Without any doubts, the masterfully created visuals enhance the story. The Fincher & Cronenweth movies have a special style. It is not only the unhurried narrative, oppressive atmosphere and the proportion of unreality of what is happening but the colors and tones of the picture itself. Indeed, the colors of the film echo its atmosphere. They are muffled, lacking brightness and expressiveness, smooth, though subtle, folding the necessary mosaic, inserting the needed puzzles. Without any doubts, Jeff Cronenweth performed his task brilliantly, and the results of the collaboration of two talented filmmakers are fruitful: “Working again with the cinematographer Jeff Cronenweth, Fincher fashions an ever more haunted, haunting world that wavers so violently between ordinariness and aberration that, as in his other movies, the two soon blur.” As such, nobody can argue the fact that the visuals are the essential part of the top-notch final product created by David Fincher and Jeff Cronenweth.

As for the cast, one should admit that Ben Affleck perfectly conveys the contradictory nature of his character, broadcasting a variety of emotional states of anger and rage to confusion and fear. Rosamund Pike did the fantastic job, transforming from the almost unknown beginner into the Oscar-winning actress. She managed to perform the subtlest nuances of personality, anger, aggression, stung, hatred, and the sanctuary essence of a woman which has always been a subject of analysis for various artists. “Amy is the best thing Pike has ever done: her performance is taut and poised, and at times almost masque-like. While her diary voiceovers swoon with emotion, her face gives you almost nothing.” Amy and Nick dreamed that they would not be a banal couple eternally dissatisfied with each other but would settle the family life without scandals and notations. The director`s idea allows two key actors Ben Affleck and Rosamund Pike both perform the roles of victims and clever strategists who are trying to beat each other on the battlefield.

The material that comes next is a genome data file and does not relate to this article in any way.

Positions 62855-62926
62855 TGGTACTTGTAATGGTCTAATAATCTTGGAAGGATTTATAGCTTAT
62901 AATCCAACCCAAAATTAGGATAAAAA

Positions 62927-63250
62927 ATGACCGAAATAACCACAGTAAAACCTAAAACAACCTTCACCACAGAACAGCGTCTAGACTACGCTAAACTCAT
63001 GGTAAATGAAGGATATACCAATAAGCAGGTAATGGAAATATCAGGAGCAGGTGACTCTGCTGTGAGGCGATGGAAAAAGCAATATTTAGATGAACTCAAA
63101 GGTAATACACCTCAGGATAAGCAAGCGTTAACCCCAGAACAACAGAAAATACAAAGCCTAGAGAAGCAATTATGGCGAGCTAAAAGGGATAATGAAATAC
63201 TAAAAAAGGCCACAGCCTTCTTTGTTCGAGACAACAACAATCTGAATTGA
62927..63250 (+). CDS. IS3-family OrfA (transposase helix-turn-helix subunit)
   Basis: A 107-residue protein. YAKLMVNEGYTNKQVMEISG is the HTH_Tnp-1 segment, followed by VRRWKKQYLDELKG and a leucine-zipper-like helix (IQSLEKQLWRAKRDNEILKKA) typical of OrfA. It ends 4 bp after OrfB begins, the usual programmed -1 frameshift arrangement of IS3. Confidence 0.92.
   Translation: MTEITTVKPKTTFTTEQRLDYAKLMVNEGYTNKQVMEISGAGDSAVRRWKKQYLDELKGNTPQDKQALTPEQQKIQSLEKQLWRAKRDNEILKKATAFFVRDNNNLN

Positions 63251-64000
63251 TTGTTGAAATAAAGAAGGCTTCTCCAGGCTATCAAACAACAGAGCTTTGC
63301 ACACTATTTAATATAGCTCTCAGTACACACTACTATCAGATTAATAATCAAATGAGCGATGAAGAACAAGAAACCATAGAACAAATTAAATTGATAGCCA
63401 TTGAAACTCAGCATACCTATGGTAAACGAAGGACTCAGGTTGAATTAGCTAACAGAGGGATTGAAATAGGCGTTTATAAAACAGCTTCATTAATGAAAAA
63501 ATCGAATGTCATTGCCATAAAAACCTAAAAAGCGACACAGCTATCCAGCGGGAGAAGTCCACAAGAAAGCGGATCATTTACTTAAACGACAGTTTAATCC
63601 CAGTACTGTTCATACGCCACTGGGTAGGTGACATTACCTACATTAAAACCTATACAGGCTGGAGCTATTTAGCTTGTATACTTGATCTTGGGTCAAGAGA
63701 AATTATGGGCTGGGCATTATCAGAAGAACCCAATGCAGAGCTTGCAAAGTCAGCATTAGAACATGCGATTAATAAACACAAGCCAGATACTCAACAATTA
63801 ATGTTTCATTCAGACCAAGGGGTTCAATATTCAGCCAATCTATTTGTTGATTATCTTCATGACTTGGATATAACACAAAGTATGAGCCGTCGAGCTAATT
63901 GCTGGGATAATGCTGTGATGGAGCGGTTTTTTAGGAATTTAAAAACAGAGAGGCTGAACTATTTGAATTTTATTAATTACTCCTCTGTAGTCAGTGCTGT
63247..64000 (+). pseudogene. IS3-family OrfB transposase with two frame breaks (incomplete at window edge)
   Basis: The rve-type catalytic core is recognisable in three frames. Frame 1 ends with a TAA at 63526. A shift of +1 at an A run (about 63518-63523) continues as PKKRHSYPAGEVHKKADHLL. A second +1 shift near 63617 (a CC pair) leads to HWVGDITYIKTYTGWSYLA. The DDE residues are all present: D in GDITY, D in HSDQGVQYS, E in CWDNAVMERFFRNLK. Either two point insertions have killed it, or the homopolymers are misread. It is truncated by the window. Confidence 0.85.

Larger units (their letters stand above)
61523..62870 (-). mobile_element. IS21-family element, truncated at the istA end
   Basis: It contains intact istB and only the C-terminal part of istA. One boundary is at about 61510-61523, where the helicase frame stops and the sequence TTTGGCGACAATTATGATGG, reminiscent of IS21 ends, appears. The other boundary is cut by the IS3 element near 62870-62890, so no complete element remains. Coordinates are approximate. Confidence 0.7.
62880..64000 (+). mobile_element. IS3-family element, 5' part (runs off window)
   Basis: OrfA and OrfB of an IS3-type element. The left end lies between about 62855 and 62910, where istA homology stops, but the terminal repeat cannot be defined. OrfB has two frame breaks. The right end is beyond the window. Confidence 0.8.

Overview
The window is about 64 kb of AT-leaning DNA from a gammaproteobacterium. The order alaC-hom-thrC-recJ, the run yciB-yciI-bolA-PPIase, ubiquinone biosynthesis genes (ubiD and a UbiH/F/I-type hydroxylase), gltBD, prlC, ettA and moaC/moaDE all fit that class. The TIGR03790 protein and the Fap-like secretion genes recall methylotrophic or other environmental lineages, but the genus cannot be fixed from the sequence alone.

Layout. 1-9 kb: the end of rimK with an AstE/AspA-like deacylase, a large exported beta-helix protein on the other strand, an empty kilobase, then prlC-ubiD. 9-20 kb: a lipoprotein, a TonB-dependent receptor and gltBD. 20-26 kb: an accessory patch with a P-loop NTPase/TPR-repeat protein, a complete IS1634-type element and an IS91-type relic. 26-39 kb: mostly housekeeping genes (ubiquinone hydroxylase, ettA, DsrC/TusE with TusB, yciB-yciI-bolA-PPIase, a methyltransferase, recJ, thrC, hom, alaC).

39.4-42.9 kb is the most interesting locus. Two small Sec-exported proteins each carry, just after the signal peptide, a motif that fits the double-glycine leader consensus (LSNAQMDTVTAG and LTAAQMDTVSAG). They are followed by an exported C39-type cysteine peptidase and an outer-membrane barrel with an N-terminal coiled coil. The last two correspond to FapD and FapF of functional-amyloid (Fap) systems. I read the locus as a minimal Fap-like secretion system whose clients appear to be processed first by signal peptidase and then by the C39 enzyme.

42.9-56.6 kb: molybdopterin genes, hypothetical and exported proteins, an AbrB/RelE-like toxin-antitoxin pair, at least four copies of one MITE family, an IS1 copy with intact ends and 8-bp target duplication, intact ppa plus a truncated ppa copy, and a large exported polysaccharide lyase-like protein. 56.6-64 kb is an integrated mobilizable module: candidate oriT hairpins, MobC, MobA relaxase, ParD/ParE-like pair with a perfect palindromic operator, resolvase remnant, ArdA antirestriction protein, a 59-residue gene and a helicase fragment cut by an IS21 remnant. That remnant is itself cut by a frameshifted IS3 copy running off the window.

As for my perception of the movie, I should say that it is one of the best movies that I have ever seen. It caught my attention from the very first scene and left a bitter aftertaste. Watching Gone Girl, I could not understand who the chastener was and who the victim was. I acknowledged that women are not as defenseless as it may seem; they can be rather cruel when it comes to betrayal and revenge. Therefore, some critics call this movie “unnerving and provoking”. Undoubtedly, each man should be responsible for his deeds and actions, but the cruel revenge cannot be justified.

In Gone Girl, David Fincher once again takes up the study of the vices of the human soul. He draws an image of the pathological psychopath; an individual who is mad because of megalomania. The director demonstrates the manipulation of consciousness, subtle hints and amazing knowledge of human psychology, relationships and the simple motivation of the human actions. In the end, it all comes down to the primary senses, to the ordinary things, ripening in the human heart. Any act of genius is born of a normal human emotion.

In conclusion, it should be said that The Gone Girl is an incredible thriller with ups and downs, the unexpected twists and turns, that can be applied equally to both the story and the emotional background of the picture. Fincher is cruel and cynical but he is honest. Gone Girl opens a whole layer of complex and controversial issues; it describes live and vivid characters. The director is trying to say that it is only in man, no matter how weak he is or how prone he is to sins and evil passions, madness can find such a perfect form.